Karun's EP "Haalaat": Musings On Longing and Life
Piecing together poetic verses since the age of 11 quickly transcended into an appetite for songwriting for Karun. It’s only been an uphill journey ever since with him making reverbations in the pop genre with three EPs “Lekh”, “Khayaal”, “Sawalaat”, an album “Granth” and an increasing tracklist with his latest offering, “Haalaat.”
While the Indian pop scene is swimming in an overcrowded pool of commercial lyrics and ear-grabbing choruses, the pop EP “Haalaat” sets itself apart faultlessly. “⅓ of Teesri Duniya”, the Delhi-based musician successfully divorces from the mainstream with a poetic oeuvre that encapsulates him looking back at the high and low points of his life. His penchant for poetry reigns supreme in “Haalaat” with flowy lyrics that are intense and introspective in equal measure.
The EP as Karun puts is “Ye mere haalaat hain, meri zubani,” that bears an introspective tone, looking back at the lived experiences that shaped him into who he is today. Curated to evoke a bucket of emotions, “Haalaat” hits you differently with all its tracks.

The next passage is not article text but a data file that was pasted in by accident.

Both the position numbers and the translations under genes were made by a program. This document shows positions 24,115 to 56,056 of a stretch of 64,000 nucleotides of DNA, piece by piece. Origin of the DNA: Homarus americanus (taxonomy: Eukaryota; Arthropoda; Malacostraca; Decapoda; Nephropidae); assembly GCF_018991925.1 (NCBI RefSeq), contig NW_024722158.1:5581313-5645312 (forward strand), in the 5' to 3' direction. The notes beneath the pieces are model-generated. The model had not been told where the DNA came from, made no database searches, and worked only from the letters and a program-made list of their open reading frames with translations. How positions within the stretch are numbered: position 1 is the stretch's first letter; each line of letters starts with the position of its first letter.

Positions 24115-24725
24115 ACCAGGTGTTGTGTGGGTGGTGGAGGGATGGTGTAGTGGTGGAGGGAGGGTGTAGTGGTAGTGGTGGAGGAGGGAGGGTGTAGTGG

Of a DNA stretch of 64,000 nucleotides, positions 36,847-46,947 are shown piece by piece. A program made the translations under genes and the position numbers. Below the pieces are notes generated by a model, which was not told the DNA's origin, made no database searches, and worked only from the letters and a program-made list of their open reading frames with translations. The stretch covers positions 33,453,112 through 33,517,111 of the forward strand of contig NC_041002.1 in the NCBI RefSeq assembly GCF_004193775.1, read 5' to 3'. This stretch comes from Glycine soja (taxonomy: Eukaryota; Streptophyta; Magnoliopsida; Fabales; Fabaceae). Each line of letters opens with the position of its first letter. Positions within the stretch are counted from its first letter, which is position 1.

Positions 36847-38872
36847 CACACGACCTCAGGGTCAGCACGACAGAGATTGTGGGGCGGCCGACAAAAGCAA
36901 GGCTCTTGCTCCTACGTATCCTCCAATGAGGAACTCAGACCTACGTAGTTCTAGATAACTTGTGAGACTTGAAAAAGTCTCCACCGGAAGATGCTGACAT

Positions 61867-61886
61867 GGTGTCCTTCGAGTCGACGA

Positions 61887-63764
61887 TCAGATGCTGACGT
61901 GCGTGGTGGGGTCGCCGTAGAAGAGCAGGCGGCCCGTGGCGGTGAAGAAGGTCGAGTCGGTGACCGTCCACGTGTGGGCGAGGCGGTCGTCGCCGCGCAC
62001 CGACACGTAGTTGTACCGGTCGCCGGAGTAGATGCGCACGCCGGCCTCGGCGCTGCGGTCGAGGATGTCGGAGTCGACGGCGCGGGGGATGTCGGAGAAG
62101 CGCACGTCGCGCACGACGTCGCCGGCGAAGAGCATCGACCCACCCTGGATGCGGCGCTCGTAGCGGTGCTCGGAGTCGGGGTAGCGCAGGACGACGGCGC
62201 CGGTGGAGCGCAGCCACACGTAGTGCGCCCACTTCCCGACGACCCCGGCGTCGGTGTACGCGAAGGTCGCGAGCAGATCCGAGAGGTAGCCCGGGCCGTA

While “Nazaaran” paints a saccharine picture of dissolving in the lap of a lover, “Jaan Lo” explores the intricacies of acquainting oneself with a lover and how one evolves in relationships. With these two tracks covering you with a warm blanket, things take a different route with the EP’s Interlude. The free verses of shayari entwined with a soft background score are an exploration of the feeling of incompleteness that lingers.
Further, “Majboor” explores heartbreak along with Karun’s convoluted need to be with his beloved knowing that they aren’t the right fit. The last track of the EP, “Saphira” bursts into a melancholic symphony where Karun and Udhbav take a plunge into a story of their friend, gone too soon.
As per the established trademark of Teesri Duniya, Karun does not cling to a particular sound in his EP. Contradictory emotions are explored with a hauntingly beautiful soundscape, being an amalgamation of the sensibilities of different artists including Udhbav, Toorjo, Vedang, Yashraj and OM.
In terms of production, the sound is borderline hypnotic with slow guitaring and subtle drops in tracks like “Jaan Lo” while “Sarphira” takes you on an altogether different journey with head-bopping beats and a psychedelic tone. Karun introduces the audience to a kind of sound that lets you plug in your earphones, sit back and space out into the flowy vocals as well as makes your heart thump and head sway.